Inflation rate hits a 16-month low in August
However, despite the low inflation rate, Koreans, especially those in middle and low-income households, are burdened by the continuing price hike in produce, which is expected to worsen with the sluggish economy.
In August, the country’s consumer prices rose 0.4 percent year on year, the lowest growth since April 2015, when the prices also rose 0.4 percent, the government said on Thursday.
“The slow growth rate is mainly due to the government’s decision made last month to give discounts on electricity bills for households,” said Yoo Soo-young, a director at the Ministry of Strategy and Finance. “The inflation rate in August would be around 0.8 percent if the changes in electricity billing systems were not made.”
In fact, the government has decided to discount household electricity bills from July to September, as lawmakers and many residents found the current progressive billing system unfair or said it burdened households. During the heat wave, angry residents called for changes to the system.
“The fall in crude oil prices not only impacted the price of petroleum products but also dragged down the overall prices for electricity, water and gas,” Yoo said.
Prices for electricity, water and gas fell 12.6 percent in August compared to the previous year, contributing to lowering inflation by 0.57 percentage points.
Petroleum prices dropped 8.8 percent over the year, mirroring the fall in international crude prices, lowering inflation by another 0.37 percentage points. Gasoline prices fell 8.2 percent and diesel prices dropped 7.6 percent compared to a year ago.
Even though the overall inflation rate slowed, basic living expenses and consumer prices of food increased last month, tightening living conditions for low and middle-income households.
Prices of fresh produce rose 2.8 percent compared to the previous year and the prices of other food, including agricultural produce, livestock and fishery products increased 1 percent.
“The prices of vegetable rose significantly from the previous year due to the hot weather,” said Yoo at the Finance Ministry.
The prices of vegetables alone rose 6.2 percent year-on-year last month.
Napa cabbage prices jumped 58 percent, pepper became 30.9 percent more expensive and the cost of garlic rose 17.5 percent. The cost of Korean beef, or hanwoo, rose 13.7 percent, but pork prices dropped 4.5 percent. These products are widely used during Chuseok, the Korean Thanksgiving, which is just two weeks away.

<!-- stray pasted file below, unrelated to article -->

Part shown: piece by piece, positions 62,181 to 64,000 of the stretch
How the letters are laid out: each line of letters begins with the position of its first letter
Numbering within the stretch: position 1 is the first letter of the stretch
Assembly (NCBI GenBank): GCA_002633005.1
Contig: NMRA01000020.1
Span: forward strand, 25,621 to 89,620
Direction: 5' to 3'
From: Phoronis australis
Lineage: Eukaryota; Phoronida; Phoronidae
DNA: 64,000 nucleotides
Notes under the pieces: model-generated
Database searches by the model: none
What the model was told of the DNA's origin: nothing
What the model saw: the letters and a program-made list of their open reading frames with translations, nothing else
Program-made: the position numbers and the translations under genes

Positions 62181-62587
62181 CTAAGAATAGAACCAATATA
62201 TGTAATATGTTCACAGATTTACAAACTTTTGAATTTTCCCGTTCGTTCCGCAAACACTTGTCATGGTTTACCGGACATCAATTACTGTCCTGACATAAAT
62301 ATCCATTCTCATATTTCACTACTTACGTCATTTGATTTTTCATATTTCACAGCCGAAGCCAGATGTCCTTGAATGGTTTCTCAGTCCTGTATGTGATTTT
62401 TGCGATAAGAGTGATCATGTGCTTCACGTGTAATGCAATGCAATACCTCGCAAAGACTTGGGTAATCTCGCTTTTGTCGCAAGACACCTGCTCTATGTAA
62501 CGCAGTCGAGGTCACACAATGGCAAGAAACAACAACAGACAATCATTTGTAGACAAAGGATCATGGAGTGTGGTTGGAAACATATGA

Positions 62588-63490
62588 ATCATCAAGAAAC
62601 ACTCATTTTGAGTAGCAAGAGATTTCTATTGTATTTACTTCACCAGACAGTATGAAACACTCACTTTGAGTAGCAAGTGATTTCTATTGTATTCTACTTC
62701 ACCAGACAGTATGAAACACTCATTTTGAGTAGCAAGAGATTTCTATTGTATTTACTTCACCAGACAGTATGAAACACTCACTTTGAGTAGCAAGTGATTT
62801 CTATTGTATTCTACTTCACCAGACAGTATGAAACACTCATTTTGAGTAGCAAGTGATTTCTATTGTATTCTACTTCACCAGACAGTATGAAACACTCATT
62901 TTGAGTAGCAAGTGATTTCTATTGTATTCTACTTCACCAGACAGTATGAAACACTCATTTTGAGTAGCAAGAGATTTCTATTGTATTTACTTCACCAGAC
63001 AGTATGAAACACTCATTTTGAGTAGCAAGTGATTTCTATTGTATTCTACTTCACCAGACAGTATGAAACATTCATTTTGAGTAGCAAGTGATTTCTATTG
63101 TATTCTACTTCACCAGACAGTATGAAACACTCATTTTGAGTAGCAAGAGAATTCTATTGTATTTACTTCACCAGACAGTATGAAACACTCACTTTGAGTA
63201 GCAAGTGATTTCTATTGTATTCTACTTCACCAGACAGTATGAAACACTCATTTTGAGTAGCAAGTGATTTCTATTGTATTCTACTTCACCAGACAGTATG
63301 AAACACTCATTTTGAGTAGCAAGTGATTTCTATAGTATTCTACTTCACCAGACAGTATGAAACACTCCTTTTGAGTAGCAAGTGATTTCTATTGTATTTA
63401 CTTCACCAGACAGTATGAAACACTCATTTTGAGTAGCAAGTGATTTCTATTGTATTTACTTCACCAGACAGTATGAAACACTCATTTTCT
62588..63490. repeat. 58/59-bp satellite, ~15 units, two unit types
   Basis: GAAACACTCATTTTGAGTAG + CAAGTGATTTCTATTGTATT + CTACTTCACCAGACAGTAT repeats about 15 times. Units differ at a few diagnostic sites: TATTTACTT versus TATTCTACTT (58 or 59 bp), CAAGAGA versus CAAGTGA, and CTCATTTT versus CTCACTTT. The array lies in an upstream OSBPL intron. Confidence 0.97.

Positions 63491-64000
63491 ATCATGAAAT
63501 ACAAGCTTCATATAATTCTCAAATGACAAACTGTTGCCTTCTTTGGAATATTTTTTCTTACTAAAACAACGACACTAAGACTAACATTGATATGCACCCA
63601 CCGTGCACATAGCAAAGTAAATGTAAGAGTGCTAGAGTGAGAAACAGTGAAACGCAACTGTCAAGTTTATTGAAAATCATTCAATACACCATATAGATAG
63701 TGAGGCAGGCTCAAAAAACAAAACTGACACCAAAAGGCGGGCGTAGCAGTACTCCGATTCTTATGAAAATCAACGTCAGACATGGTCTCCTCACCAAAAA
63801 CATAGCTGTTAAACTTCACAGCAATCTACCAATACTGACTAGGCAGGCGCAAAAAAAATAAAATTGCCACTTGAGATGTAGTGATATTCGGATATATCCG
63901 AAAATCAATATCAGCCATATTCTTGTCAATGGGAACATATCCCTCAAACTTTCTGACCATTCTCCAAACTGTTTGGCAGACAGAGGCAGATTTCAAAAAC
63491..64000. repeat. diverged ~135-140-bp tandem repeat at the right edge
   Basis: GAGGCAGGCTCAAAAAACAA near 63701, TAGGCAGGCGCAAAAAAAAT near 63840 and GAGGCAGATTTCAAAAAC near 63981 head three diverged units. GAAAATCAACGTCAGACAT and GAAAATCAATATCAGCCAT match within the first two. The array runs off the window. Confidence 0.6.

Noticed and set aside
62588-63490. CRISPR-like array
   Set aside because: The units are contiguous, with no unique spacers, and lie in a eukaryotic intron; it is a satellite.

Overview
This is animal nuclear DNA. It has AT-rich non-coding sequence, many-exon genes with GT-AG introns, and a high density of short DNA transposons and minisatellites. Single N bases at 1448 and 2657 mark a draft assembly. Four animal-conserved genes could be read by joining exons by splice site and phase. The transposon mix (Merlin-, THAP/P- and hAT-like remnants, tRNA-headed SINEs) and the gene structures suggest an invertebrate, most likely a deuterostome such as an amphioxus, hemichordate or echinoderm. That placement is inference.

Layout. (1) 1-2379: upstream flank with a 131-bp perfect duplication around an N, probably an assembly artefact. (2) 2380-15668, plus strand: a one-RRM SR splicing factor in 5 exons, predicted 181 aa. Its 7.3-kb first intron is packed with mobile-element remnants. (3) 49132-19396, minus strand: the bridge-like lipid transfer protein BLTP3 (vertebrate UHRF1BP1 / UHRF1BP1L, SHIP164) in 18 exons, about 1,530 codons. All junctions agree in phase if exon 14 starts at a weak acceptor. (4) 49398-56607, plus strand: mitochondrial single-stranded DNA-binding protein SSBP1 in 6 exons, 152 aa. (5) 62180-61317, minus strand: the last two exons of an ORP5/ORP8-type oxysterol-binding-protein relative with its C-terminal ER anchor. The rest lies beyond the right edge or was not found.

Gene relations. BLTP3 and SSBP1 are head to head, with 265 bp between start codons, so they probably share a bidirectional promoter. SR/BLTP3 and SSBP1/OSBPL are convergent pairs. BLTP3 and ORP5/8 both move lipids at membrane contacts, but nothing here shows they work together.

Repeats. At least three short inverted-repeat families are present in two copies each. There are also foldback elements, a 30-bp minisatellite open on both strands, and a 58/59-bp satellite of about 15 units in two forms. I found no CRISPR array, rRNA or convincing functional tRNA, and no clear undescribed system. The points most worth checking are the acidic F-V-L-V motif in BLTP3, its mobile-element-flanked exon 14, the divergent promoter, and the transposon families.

Service prices, including rent, utility bills, travel and dining, in August increased 1.9 percent year-on-year, contributing to raising overall inflation by 1.07 percentage points. The cost of rent, including jeonse, or lump-sum rental deposits, was up 2.5 percent compared to the previous year.
The price of the Korean liquor soju sold in restaurants and bars rose 13.2 percent, and the prices of raw fish meals at restaurants increased 5.2 percent, according to Statistics Korea.
Consumer prices rose the most in Busan by 0.8 percent, followed by Seoul (0.7 percent) and Gwangju (0.6 percent). Inflation was lowest in Gumi, North Gyeongsang, and Jinju, South Gyeongsang, which each saw inflation drop 0.3 percent in August.
“The discounts on electricity bills are going to expire in October and we expect the inflation rate to move up to around 1 percent later this year as it did before,” said Yoo. “Global oil prices are showing signs of recovering and it appears that some of the downward pressure from overseas will be reduced.
“The government will monitor consumer and global oil prices thoroughly and will try its best to stabilize the local retail and agricultural industries so that they can be prepared for Chuseok.”
The government statistics agency researched 481 major goods Koreans purchase in 37 major cities and provinces.
BY KIM YOUNG-NAM [firstname.lastname@example.org]